The Fergus McCreadie Trio played to a capacity audience in the “Piccolo Tent” at The Edinburgh Jazz & Blues Festival. Obviously word of the talents of the band are getting around fast based on previous performances over the last few years and good old fashioned word of mouth.
I have seen Fergus McCreadie a few times over the last few years, but it has always been with other musicians playing usually “the standards” from the back catalogue music repertoire that still fills the musical canon of so many performers. This is my first visit to Fergus and original work from the Fergus McCreadie Trio. Fergus was already attracting a lot of attention for his skills as a pianist before the trio was formed, but musical colleagues David Bowden (bass) and Stephen Henderson (drums) are making their own marks in their respective instruments too. Collectively The Fergus McCreadie Trio are one very tight and innovative outfit, and if this two hour show is anything to go by, they are going to redefine what many people think of as jazz music along the way.
The trio have an album out, “Turas”, the Scottish Gaelic word for Journey, and this album is really a journey of their travels across Scotland capturing the imagery and sounds of the landscapes around them not in photography or video, but in sounds and music, and the result is a fusion of traditional Scottish, Celtic and jazz music. The trio were obviously promoting their new album at this show, so music from it featured heavily, but there was also music that did not make the album in the sets. Fergus McCreadie is a young musician who is absorbing so many diverse musical strands and re-shaping them into his sounds, and at times a little bit of influence from great jazz and American Songbook composers of yesterday was also evident; the musical spirit of greats like Gershwin is here too.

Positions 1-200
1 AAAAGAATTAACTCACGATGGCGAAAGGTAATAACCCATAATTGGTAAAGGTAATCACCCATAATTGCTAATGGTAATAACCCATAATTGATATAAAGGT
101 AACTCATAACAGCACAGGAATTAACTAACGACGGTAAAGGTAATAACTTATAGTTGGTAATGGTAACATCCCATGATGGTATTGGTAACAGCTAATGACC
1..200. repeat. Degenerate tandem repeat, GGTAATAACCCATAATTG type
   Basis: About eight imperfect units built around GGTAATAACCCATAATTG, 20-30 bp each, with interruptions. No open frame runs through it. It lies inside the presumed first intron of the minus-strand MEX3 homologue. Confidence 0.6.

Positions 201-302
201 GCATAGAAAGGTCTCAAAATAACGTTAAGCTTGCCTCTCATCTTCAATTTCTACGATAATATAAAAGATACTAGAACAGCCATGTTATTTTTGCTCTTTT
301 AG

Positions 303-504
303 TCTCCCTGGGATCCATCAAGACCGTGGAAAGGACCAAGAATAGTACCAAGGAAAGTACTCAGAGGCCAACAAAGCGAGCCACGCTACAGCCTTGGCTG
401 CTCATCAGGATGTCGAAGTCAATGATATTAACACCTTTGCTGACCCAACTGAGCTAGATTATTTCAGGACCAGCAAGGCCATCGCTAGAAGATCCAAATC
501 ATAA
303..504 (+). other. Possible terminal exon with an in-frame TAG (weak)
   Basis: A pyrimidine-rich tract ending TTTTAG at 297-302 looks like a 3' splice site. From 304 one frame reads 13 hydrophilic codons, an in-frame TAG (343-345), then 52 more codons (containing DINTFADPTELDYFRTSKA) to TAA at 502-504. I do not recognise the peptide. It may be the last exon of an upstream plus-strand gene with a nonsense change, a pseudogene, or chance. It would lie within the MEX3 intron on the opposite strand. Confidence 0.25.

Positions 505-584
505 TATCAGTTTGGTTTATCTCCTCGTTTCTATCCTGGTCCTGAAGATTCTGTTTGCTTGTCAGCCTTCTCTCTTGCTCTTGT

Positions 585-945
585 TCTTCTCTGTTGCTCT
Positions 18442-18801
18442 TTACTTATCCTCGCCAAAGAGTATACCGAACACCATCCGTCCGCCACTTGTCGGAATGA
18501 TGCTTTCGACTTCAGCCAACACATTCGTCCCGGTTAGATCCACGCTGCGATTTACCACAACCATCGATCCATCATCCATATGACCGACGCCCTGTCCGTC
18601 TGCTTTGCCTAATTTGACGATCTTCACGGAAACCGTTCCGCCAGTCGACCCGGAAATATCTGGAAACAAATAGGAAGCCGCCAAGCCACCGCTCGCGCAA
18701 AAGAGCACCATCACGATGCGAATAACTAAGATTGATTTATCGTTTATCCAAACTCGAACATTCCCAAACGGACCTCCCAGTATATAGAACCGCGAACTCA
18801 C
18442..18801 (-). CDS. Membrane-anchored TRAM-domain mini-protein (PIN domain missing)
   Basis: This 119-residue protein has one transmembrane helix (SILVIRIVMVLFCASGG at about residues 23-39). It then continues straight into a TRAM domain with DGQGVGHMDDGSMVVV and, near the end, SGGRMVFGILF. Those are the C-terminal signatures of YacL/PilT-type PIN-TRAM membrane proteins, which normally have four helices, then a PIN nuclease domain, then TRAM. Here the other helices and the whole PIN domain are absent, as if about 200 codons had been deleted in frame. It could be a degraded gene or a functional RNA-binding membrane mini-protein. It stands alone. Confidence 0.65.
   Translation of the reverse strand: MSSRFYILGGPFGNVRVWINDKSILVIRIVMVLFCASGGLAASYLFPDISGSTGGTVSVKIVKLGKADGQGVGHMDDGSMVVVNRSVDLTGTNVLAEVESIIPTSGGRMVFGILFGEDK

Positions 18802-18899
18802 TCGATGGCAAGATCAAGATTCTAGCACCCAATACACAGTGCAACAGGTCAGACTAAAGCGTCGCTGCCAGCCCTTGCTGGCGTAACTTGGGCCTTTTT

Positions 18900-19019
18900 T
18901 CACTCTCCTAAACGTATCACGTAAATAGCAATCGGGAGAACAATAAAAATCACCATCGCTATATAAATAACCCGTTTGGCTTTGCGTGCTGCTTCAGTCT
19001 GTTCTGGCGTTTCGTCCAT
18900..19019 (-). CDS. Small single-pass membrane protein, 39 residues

“Turas”, with music including “The Culearn Mill”, “The Old Harbour” and “Mull” is an impressive work by any standards, but when you consider how young this trio are, one has to wonder what is coming in future years from them.
Fergus McCreadie may be the name fronting this trio, but David Bowden (bass) adds enormously to their sound and Stephen Henderson (drums) utilises an impressive array of techniques and styles to achieve sounds and textures to his playing on so many different levels.
The music in tonight’s two sets can sit just as easily at a Jazz Festival or Celtic Connections. I realise now though, having just written it, that I have maybe done the one thing that I dislike other people doing and categorising someone’s music into a genre. For me, music is simply music. It is always flowing in and out of every genre and knows no real definitions. Fergus McCreadie obviously understands this, but the marketing people out there do love to categorise music and present it to what they perceive as a target audience. The Fergus McCreadie Trio are simply talented and innovative musicians who deserve to be heard far outside the confines of any one musical genre, and it is obvious that no one musical genre is going to contain their creativity in the coming years.
Review by Tom King